To thrive in all of this, you simply have to keep it real. As in, REAL ASSETS.
Long time listeners know that after the Great Recession of 2008, we’ve spent a lot of time looking at the macro factors affecting real estate… because it makes no sense to build your real estate empire on the beach when there’s a tsunami coming. The last tsunami caught us myopically counting doors, which we were buying everywhere and anywhere. Today, we’re working hard to be a lot smarter.
In other words, market selection, price point, product type and financing structure have become VERY important for the long term buy and hold income property investor.
We learned the hard way that even through a rising tide (of easy credit) lifted all boats (asset values), when the tide recedes, only those investments with solid fundamentals weathered the storm.
Now, here we are in a jobless recovery and it isn’t credit (yet) that’s pumping up asset values. In fact, interest rates are rising. The FHA (the post 2008 supplier of “sub-prime” funding) needs a bailout. And fewer people have good paying jobs. And everyone is being squeezed by rising real world costs of living (forget the bogus CPI number). So if higher incomes and looser lending isn’t pushing up values (yet), who is?
Investors. Some call them speculators, but we’re not so sure. We think it makes sense to buy real estate when you can get it below replacement costs, use relatively cheap long term financing when you can get it, and pick up tax breaks; knowing that over the long haul, that debt will be easier to pay off with cheaper dollars.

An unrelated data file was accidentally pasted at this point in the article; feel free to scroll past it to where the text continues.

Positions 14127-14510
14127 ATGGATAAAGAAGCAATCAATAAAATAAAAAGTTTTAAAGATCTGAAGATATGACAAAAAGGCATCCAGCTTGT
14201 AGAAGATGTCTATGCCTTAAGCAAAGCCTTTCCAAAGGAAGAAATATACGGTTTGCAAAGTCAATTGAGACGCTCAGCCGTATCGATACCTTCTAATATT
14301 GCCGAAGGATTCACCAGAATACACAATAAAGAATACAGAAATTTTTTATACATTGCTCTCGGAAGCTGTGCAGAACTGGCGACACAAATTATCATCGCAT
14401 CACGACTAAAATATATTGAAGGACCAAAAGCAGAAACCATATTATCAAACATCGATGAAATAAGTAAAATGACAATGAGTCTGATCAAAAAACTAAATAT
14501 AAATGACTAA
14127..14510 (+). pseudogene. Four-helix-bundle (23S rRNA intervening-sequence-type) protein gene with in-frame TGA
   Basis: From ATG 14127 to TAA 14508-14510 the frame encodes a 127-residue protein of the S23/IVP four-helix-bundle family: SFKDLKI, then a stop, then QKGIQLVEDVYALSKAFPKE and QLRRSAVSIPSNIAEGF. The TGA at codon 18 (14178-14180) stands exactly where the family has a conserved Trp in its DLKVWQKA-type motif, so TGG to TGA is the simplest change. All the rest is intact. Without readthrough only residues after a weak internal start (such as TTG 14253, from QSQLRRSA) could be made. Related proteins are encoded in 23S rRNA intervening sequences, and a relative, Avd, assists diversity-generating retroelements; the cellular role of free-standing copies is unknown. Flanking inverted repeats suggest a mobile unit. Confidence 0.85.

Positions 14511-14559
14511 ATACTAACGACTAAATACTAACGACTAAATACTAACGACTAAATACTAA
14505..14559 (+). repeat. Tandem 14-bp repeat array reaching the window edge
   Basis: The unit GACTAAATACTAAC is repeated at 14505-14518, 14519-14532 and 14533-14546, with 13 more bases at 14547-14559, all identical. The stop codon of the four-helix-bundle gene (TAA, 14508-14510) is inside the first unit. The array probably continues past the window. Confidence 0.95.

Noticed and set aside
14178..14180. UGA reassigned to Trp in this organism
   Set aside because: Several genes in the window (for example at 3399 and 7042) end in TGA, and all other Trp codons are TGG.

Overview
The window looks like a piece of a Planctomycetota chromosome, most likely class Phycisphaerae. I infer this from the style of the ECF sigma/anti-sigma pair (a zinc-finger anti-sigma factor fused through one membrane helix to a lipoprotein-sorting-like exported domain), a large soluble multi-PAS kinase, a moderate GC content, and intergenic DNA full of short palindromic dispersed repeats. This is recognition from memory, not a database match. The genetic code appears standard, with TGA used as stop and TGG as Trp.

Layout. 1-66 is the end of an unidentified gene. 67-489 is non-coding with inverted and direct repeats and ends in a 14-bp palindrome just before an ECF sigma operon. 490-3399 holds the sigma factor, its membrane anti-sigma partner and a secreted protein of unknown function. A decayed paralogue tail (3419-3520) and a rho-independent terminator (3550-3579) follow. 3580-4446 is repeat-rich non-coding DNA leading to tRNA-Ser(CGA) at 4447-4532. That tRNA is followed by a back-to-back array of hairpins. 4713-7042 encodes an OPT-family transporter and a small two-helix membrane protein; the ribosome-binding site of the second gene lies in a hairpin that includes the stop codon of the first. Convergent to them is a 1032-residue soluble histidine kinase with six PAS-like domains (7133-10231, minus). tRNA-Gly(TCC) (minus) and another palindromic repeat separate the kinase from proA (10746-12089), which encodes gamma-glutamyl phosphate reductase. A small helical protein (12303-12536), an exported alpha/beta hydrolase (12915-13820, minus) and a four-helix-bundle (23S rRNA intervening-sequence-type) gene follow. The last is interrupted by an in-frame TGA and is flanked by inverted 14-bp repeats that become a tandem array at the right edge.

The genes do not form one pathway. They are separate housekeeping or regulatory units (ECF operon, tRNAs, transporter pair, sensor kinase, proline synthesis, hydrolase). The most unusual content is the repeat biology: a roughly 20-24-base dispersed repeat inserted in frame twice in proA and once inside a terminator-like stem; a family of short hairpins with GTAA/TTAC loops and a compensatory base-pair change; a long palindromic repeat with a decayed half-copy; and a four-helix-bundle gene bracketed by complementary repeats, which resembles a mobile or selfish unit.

In other words, Uncle Sam is a big borrower and he’s rigging the system to favor the borrower. So we want to be borrower’s too. And income producing real estate provides arguably the best vehicle for shorting the dollar through long term debt.
So if you’re not betting on short term price increases (it’s happening now, but could end tomorrow), then what you’re really doing is betting on LONG term inflation and controlling the asset with the cash flow and tax breaks generated by the property. In that regard, the game isn’t much different than it’s always been. In fact, it’s gotten better because the debt is cheaper and the prospects for long term inflation are high.
BUT, the weak economy created by QE creates some real budget challenges for the working middle-class, which means they have a hard time handling rent increases. In fact, they may need to move to a cheaper property – maybe even a cheaper market. That’s why picking the right market and price point is important. We think there will be more demand for cheaper places in big markets with nice amenities. So proper price point and market selection can be a hedge against a falling dollar.
Obviously, if the deal made cash flow sense when you bought it and you locked in long term financing, you have a much better chance of riding an asset valuation bubble up and down. And as much as we like to reposition equity (the free duplex story in Equity Happens), there’s no guarantee the financing to do it will be there when the equity is. If you can do it, great. But if not, don’t get too attached to that equity and be prepared to ride the wave for the long haul.
So right now, we think the risk of rising interest rates justifies a slight premium to lock in long term financing. After all, a falling dollar means any lender who loans for profit (as opposed to the Federal Reserve, who loans for political reasons), will want higher interest to compensate for the weak dollar. So, borrowing long at fixed rates is another hedge against a falling dollar.